Return as movie producer[edit]

After the end of The Cultural Revolution, Xia Meng was invited by Liao Chengzhi, vice chairman of the National People's Congress (NPC) of that time, to attend the 4th National Congress of China Federation of Literary and Art Circles(CFLAC) held in Beijing from 30 October—16 November 1979, which considered to be her first public appearance after her final screen performance in 1967. Under the encouragement of Liao, she decided returned to movie industry as a producer after an absence of ten years.

In 1980, she formed Bluebird Movie Enterprises Ltd, and produced the debut film Boat People (Ann Hui, 1982), a movie and landmark feature for Hong Kong New Wave, which won several awards including the best picture and best director in the second Hong Kong Film Award. After producing Young Heroes (Mou Dunfei, 1983) and Homecoming (Yim Ho, 1984), Xia Meng sold her film company to Jiang Zuyi. She had no involvement in any film production after that.

Other[edit]

Awards[edit]

Xia Meng's performance in Peerless Beauty (1953) and A Widow's Tears (1956) won her the Greatest Individual Achievement Award given by the Cultural Ministry of the People's Republic of China. In 1995, Xia Meng was honored the Chinese Film Stars Special Award, in conjunction with 90 anniversary of Chinese Cinema.

Political activities[edit]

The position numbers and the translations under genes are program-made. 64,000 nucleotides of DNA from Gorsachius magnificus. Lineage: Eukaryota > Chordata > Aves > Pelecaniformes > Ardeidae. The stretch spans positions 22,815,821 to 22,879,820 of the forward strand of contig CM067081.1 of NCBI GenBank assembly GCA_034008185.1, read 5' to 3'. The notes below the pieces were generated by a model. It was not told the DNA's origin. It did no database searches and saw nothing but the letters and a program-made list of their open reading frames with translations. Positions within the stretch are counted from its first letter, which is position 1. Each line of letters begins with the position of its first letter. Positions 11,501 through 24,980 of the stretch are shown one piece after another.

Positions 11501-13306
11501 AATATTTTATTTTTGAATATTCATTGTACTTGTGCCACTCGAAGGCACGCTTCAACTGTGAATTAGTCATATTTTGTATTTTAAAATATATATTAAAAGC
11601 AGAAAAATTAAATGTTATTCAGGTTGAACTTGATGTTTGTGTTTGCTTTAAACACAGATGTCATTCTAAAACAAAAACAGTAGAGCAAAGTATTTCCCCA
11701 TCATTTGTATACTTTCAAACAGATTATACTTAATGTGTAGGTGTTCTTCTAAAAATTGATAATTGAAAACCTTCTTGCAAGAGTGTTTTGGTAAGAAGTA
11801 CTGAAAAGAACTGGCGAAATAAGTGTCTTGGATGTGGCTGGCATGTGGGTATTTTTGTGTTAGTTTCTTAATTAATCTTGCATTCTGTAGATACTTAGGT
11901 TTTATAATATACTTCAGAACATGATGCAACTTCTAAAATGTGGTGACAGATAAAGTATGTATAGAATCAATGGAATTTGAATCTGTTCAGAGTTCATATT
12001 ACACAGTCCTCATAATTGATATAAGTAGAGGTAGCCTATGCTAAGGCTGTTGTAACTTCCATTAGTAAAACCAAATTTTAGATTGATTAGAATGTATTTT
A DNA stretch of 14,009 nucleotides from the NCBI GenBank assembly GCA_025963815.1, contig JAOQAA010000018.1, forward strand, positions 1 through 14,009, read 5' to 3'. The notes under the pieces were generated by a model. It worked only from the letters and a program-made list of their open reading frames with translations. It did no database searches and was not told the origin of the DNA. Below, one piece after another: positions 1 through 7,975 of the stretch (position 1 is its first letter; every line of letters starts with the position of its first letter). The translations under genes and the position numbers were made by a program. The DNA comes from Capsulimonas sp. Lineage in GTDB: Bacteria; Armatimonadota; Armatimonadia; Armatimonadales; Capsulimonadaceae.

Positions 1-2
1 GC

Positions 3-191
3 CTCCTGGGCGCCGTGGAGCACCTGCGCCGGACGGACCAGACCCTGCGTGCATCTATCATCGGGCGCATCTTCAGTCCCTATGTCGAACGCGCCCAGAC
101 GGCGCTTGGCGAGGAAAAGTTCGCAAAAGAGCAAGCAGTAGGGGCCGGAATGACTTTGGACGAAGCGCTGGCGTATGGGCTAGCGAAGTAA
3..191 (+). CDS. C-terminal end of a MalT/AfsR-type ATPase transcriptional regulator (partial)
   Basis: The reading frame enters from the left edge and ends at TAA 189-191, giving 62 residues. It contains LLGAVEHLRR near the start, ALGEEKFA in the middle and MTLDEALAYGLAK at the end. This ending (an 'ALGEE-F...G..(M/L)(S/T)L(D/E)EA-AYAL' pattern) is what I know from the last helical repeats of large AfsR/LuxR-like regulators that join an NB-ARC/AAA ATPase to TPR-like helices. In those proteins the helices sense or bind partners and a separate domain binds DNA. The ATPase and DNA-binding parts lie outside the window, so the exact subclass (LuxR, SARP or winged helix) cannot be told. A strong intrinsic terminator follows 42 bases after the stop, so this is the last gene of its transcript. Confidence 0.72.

She was also involved in political activities, being selected as a committee member of the Chinese National Cultural Alliance and the Chinese People's Political Consultative Conference. She was president of South China Film Industry Workers union before.[when?]

Legacy[edit]

For her contribution to the motion picture industry, Xia Meng has a star with hand print and autograph by the name of Miranda Yang on the Avenue of Stars in Tsim Sha Tsui Promenade, Hong Kong.

In August 2005, China honored 128 movie stars in a commemorative stamp collection marking 100 years of Chinese language cinema, Xia Meng was one of the honorees.

Print Pictorials and interviews[edit]

  • Law Kar, Hsia Moon: episodes of a summer dream (Hong Kong 1995); ISBN 962-357-773-7
  • Zhu Shunci et al., An age of idealism: Great Wall & Feng Huang days, (Hong Kong Film Archive 2001); ISBN 962-8050-14-1
  • Liu Shu, The Peerless Xia Meng, China Film Press, Beijing, 2007; ISBN 7-106-02637-9

Filmography[edit]

As producer
As actress
As scriptwriter (co-writer)

References[edit]

  1. ^ "著名演员夏梦去世享年83岁 曾是金庸梦中情人" (in Chinese). NetEase. 3 November 2016. Retrieved 3 November 2016. 
  2. ^ 香港电影史话, Volume 4,余慕雲
  3. ^ "HK Film Archive celebrates 10th anniversary with The Best From the Archive Collection". 7thspace.com. Retrieved 20 November 2016. 
  4. ^ "Hong Kong Film Archive showcases nine rare gems". Info.gov.hk. 19 December 2002. Retrieved 20 November 2016. 
  5. ^ "中国"赫本"夏梦绝美照——新华网江西频道". Jx.xinhuanet.com. 11 April 2011. Retrieved 3 November 2016. 
  6. ^ "Wang lao wu tian ding". Searchworks.stanford.edu. Retrieved 3 November 2016.